The Secret of Lost Things

The Secret of Lost ThingsThe Secret of Lost Things by Sheridan Hay

My rating: 2 of 5 stars

I really wanted to like this book much more than I did. The premise sounded so promising – a coming of age story, a lost manuscript, a large used bookstore, a Melville tie-in. I love literary stories, and there is some beautiful language here, but it wasn’t enough to make it 3 stars for me. In fact, if this hadn’t been an audiobook, it might have been a DNF. The characters were outrageously quirky – not a normal person in the bunch – and had such promise, but they were not developed enough to make me care about them. The plot ultimately went nowhere, with lots of loose ends. It didn’t really work for me as a coming of age story – did the main character grow and change during the year the book takes place? Did the lost girl find herself? Nor did it work as a literary mystery. Some of the characters were creepy, but there wasn’t much in the way of suspense.

The book might work as an exploration of lostness. I’m just not sure anything was found by the end of it. Rosemary is lost and alone when she arrives in New York City. She strikes up a friendship with Lillian, an Argentinian woman whose son was “disappeared.” At the book store, she finds another friend, Pearl, a black wanna-be opera singer transexual. And then there is Walter Geist, an albino losing his eyesight, and probably his mind. A second theme explored is obsession and its consequences. That’s where Melville and the manuscript come in. Geist seems to represent both Moby Dick and Ahab, with his obsession for both the manuscript and Rosemary. Rosemary develops a crush on Oscar, a handsome but emotionally unavailable coworker who is also obsessed with finding the manuscript. Lillian, of course, is obsessed with the need to find her son, or at least find out what happened to him. Sex and sexuality might be a third theme – the naive Rosemary, the lonely and repressed Walter Geist, the asexual Oscar, and the delightful transexual Pearl, who might be my favorite character. In her own way, she comes across as the only one who isn’t lost. She’s real and honest.

This isn’t a bad debut novel. I would read a second book about Rosemary, hoping for the further development of some of the characters, and answers to some of the loose threads. Sheridan Hay definitely has potential.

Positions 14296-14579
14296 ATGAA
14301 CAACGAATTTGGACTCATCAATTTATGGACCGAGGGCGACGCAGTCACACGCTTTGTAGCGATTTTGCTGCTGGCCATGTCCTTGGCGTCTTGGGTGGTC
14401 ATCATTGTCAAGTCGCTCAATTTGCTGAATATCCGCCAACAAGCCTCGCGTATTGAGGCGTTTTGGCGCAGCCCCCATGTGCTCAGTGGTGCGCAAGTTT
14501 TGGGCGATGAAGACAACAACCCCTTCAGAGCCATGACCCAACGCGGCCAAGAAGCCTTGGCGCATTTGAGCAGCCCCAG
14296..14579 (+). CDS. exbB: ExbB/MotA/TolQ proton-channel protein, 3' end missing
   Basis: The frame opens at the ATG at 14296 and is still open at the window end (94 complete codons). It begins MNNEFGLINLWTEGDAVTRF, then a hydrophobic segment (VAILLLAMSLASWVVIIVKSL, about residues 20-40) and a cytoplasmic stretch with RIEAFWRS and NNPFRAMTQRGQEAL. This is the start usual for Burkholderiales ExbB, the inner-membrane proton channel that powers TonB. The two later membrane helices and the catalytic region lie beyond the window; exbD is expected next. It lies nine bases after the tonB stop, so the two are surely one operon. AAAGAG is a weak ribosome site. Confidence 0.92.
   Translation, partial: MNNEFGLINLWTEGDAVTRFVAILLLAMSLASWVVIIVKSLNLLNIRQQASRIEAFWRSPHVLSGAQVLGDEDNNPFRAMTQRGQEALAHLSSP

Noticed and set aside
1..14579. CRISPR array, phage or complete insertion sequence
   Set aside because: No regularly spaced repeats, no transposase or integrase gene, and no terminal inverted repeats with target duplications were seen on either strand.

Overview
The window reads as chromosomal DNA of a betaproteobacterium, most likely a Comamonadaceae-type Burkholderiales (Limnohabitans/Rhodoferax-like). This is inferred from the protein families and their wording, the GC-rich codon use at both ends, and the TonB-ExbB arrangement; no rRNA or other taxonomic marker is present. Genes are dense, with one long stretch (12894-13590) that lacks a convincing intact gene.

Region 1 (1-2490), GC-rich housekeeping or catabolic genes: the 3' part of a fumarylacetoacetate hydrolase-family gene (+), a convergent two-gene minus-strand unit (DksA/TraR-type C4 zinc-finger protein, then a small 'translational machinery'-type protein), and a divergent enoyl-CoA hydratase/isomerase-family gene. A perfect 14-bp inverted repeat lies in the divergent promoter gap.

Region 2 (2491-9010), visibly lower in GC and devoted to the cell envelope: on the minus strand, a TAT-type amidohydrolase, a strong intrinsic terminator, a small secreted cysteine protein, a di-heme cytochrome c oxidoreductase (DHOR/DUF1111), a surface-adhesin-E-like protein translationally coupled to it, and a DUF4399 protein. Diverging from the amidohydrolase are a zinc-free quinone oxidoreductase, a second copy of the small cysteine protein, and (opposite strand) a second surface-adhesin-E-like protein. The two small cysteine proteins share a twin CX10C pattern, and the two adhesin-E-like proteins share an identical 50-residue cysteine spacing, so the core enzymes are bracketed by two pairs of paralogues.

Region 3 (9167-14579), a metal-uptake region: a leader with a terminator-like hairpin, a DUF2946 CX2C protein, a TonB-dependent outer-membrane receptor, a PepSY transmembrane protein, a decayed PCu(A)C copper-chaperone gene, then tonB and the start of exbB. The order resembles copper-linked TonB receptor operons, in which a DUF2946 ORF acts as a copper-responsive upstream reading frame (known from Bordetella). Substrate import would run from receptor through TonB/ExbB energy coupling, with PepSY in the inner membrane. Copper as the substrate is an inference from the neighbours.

Description: Eighteen years old and completely alone, Rosemary arrives in New York from Tasmania with little other than her love of books and an eagerness to explore the city. Taking a job at a vast, chaotic emporium of used and rare books called the Arcade, she knows she has found a home. But when Rosemary reads a letter from someone seeking to “place” a lost manuscript by Herman Melville, the bookstore erupts with simmering ambitions and rivalries. Including actual correspondence by Melville, The Secret of Lost Things is at once a literary adventure and evocative portrait of a young woman making a life for herself in the city.

Dive Deeper

Dive Deeper: Journeys with Moby-DickDive Deeper: Journeys with Moby-Dick by George Cotkin

My rating: 5 of 5 stars

I don’t think I need to add anything to the publisher’s description (below.) This is a marvelous book. The topics are random and varied, tied loosely to each chapter of Moby-Dick, and provide insights into Melville’s world and the themes within the novel as well as its influence on music, art, film, and literature since 1851.

Description: Herman Melville’s epic tale of obsession has all the ingredients of a first rate drama–fascinating characters in solitude and society, battles between good and evil, a thrilling chase to the death–and yet its allusions, digressions, and sheer scope can prove daunting to even the most intrepid reader. George Cotkin’s Dive Deeper provides both a guide to the novel and a record of its dazzling cultural train. It supplies easy-to-follow plot points for each of the novel’s 135 sections before taking up a salient phrase, image, or idea in each for further exploration. Through these forays, Cotkin traces the astonishing reach of the novel, sighting the White Whale in mainstream and obscure subcultures alike, from impressionist painting circles to political terrorist cells. In a lively and engaging style, Dive Deeper immerses us into the depths of Melville’s influence on the literature, film, and art of our modern world. Cotkin’s playful wit and critical precision stretch from Camus to Led Zeppelin, from Emerson to Bob Dylan, and bring to life the terrors and wonders of what is arguably America’s greatest novel.

Committed

Committed: A Skeptic Makes Peace with MarriageCommitted: A Skeptic Makes Peace with Marriage by Elizabeth Gilbert

My rating: 4 of 5 stars

I really enjoy Liz Gilbert’s style and humor. I found her examination of the history and culture of marriage quite fascinating. I like her candor in discussing her inner thoughts and fears. And as a 58-year-old single woman, I really appreciated her thoughts on single women, and on the value of what “aunts” give to the world. Even in the U.S. in this day and age, to marry or not isn’t always a choice. She gives voice to the marriage equality struggle of LGBT folks, and the reassurance that marriage always has been and always will be changing and evolving.

Description: At the end of her memoir Eat, Pray, Love, Elizabeth Gilbert fell in love with Felipe, a Brazilian living in Indonesia. The couple swore eternal love, but also swore (as skittish divorce survivors) never to marry. However, providence intervened in the form of a U.S. government ultimatum: get married, or Felipe could never enter America again. Told with Gilbert’s trademark humor and intelligence, this fascinating meditation on compatibility and fidelity chronicles Gilbert’s complex and sometimes frightening journey into second marriage, and will enthrall the millions of readers who made Eat, Pray, Love a number one bestseller.